Muslims worldwide prepare for Eid al-Fitr

7 May

Preparing for Eid

Eid al-Fitr, or the Feast of Breaking the Fast, comes after a month of fasting between dawn and sunset. This year it will be celebrated on May 1 or 2 in many countries, depending on the sighting of the new moon. Many Muslims, as here in Istanbul, have been flocking to markets to prepare for the festival.


Colorful departure from Dhaka

In countries such as Bangladesh, millions of city dwellers are jostling to get out and join their families in towns and villages to celebrate Eid al-Fitr, which marks the end of the holiest month in the Islamic calendar. Here, residents of Dhaka stretch out on the roof of an overcrowded ferry as it leaves the Bangladeshi capital.


Annual exodus from Jakarta

It's a similar situation in Indonesia, where people are waiting for trains to take them out of the capital, Jakarta. Indonesia, which is home to the world's largest Muslim population, sees an annual exodus from cities as millions of residents begin to leave for their villages to be with their families and close friends during Eid al-Fitr.


Holiday rush on Indonesian island of Sulawesi

Eid al-Fitr is the busiest holiday in Indonesia. An estimated 85 million Indonesians are heading out to the provinces this year — on ferries, by train, on motorbikes and by airplane, providing a fillip to the transport sector. This year, with COVID-19 cases down and most restrictions on movement scrapped, authorities have reinstated the weeklong Eid holiday.


A boost to local businesses

Eid al-Fitr is also an occasion to splurge. Many worshippers buy and wear new clothes and jewelry during the festival. The spending spree is critical for many local businesses, as here at a market in Kolkata, in eastern India. Retailers usually depend on the period around Eid to boost their sales.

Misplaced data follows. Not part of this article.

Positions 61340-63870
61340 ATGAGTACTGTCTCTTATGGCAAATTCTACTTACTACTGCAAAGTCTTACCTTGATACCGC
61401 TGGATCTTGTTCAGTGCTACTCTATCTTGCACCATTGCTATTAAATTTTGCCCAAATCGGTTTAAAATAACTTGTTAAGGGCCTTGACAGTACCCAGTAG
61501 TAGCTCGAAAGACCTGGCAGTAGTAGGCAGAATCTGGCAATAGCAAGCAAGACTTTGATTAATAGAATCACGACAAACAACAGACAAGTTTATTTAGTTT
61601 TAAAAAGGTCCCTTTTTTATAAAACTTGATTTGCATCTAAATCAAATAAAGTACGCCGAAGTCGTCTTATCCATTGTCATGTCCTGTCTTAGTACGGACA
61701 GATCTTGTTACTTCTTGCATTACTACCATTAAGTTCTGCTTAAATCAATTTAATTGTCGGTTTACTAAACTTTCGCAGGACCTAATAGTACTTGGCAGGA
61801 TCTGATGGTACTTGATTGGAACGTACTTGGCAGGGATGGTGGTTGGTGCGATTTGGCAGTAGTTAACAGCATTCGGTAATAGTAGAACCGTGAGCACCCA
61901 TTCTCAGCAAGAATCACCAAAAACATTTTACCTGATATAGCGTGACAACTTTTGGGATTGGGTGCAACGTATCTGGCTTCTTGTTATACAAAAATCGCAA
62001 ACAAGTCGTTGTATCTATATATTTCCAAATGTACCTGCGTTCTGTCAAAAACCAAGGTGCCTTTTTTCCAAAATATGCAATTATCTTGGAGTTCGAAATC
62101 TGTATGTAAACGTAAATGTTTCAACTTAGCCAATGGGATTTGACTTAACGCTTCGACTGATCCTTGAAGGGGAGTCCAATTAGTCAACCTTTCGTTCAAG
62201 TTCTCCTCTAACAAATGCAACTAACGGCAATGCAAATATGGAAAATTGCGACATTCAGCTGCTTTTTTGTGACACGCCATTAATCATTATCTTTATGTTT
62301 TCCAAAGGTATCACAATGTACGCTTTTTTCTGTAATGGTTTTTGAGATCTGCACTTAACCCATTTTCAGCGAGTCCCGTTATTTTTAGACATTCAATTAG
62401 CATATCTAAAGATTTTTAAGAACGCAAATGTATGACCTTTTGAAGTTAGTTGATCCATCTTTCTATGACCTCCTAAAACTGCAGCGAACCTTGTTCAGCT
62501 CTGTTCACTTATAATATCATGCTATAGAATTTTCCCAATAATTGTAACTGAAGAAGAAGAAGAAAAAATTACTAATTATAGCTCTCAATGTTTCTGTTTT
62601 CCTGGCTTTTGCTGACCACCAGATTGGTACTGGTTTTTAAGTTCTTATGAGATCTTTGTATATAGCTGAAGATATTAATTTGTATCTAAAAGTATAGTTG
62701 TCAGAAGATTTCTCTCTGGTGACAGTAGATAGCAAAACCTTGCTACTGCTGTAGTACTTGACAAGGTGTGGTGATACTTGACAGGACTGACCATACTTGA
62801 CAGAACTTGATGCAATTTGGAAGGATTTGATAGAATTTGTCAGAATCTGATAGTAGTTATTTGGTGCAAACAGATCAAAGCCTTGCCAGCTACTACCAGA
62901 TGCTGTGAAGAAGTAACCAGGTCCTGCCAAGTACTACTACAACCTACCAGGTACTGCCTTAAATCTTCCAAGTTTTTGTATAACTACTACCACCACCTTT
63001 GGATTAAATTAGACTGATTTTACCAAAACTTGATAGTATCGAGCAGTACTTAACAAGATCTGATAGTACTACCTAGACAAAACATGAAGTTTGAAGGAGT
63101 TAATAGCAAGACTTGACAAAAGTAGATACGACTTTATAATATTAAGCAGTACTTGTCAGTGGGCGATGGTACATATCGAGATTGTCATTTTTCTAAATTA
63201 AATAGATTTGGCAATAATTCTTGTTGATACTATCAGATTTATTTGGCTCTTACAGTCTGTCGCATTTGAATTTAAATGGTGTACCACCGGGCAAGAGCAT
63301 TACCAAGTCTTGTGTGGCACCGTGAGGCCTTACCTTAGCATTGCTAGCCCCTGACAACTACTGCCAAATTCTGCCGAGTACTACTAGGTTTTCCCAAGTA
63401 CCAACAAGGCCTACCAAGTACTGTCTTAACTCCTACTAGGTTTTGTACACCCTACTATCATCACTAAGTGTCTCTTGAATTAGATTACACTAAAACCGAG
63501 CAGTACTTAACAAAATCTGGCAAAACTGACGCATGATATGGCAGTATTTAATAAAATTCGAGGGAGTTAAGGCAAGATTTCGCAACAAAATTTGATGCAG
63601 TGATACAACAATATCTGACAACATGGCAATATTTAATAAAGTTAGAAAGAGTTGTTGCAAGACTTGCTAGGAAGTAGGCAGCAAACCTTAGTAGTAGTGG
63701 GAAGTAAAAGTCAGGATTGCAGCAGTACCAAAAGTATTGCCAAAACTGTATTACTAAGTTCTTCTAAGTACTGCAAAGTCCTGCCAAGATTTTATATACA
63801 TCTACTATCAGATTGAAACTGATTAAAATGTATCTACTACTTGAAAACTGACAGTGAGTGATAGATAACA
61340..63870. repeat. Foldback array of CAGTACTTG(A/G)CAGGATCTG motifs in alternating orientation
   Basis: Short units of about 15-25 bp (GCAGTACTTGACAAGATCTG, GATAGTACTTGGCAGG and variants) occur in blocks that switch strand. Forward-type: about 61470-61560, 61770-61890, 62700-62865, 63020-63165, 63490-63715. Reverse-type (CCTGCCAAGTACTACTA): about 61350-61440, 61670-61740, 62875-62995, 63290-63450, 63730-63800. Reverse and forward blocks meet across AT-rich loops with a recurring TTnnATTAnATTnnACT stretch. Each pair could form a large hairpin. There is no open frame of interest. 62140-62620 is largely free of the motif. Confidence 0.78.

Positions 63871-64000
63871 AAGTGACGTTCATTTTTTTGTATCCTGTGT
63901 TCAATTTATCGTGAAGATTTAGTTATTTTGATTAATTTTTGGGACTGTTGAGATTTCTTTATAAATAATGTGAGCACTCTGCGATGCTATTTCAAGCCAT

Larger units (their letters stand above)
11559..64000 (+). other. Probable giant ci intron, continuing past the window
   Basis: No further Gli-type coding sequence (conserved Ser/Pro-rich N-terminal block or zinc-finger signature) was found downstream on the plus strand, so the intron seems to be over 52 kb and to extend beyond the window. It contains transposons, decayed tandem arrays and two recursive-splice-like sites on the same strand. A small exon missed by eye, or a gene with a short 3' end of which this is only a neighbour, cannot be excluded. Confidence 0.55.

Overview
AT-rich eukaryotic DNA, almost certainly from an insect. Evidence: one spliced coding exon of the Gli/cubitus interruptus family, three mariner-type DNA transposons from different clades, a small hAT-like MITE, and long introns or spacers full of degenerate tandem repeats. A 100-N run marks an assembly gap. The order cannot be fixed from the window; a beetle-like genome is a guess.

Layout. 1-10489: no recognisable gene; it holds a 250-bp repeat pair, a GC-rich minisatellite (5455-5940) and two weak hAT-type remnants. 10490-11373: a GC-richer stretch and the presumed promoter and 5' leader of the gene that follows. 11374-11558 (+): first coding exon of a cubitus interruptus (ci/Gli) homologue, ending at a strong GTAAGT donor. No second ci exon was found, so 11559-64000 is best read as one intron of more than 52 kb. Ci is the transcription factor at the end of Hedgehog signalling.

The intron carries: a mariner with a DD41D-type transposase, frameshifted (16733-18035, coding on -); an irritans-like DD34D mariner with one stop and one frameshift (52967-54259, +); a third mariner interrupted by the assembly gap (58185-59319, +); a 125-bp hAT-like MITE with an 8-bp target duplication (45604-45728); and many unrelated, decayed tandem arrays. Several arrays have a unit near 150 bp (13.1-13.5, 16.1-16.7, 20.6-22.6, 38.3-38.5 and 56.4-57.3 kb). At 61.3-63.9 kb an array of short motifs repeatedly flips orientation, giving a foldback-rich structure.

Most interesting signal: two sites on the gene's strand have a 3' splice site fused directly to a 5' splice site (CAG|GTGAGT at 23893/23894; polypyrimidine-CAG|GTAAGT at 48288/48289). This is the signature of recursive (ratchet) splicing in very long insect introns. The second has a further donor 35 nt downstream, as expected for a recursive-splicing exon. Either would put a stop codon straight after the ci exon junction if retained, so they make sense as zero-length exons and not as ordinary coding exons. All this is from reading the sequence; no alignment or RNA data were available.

Eid celebrations in shadow of conflict in Syria

Markets selling dry fruits, spices and sweets, such as this one in Idlib in northwestern Syria, are also gearing up for brisk business around Eid al-Fitr. Families and friends usually exchange gifts during the festival. Many families in Syria are struggling to maintain traditional celebrations after years of conflict and displacement.


A mouthwatering delicacy in Jordan

After a month of fasting every day, it's little surprise that Eid largely centers on food. In some places, lavish spreads are typically on offer. Here in Amman, in Jordan, a vendor prepares kunafa, a hallmark syrupy dessert in the Middle East made of cheese, with toppings including fruit, nuts, chocolate and cream.


Baking Eid sweets in Gaza

Cookies filled with dates, mixed nuts or a mix of honey and sesame seeds are another quintessential Eid delicacy across the Middle East. Baking the cookies, which are called kakh, is a key social activity, with many families gathering to make and decorate the cookies ahead of Eid, as here in Gaza.


A spirit of giving

One of the key elements of Eid is the concept of Zakat al-Fitr, which obliges Muslims who can afford it to make a donation in cash or food to allow the less fortunate to celebrate Eid. Here, a vendor in Indonesia prepares money, as Indonesians usually exchange money into smaller denominations to be shared as gifts with families.


Two different Eids?

Another Eid favorite is qatayef, a pancake with sweet cream and nuts and doused in syrup. Some people are confused that there are two Eids: Eid al-Fitr comes at the end of Ramadan and celebrates the breaking of the fast. The other, Eid al-Adha, which means "festival of the sacrifice," is held about two months later and coincides with the Islamic pilgrimage to Mecca in Saudi Arabia, known as hajj.


Author Sonia Phalnikar


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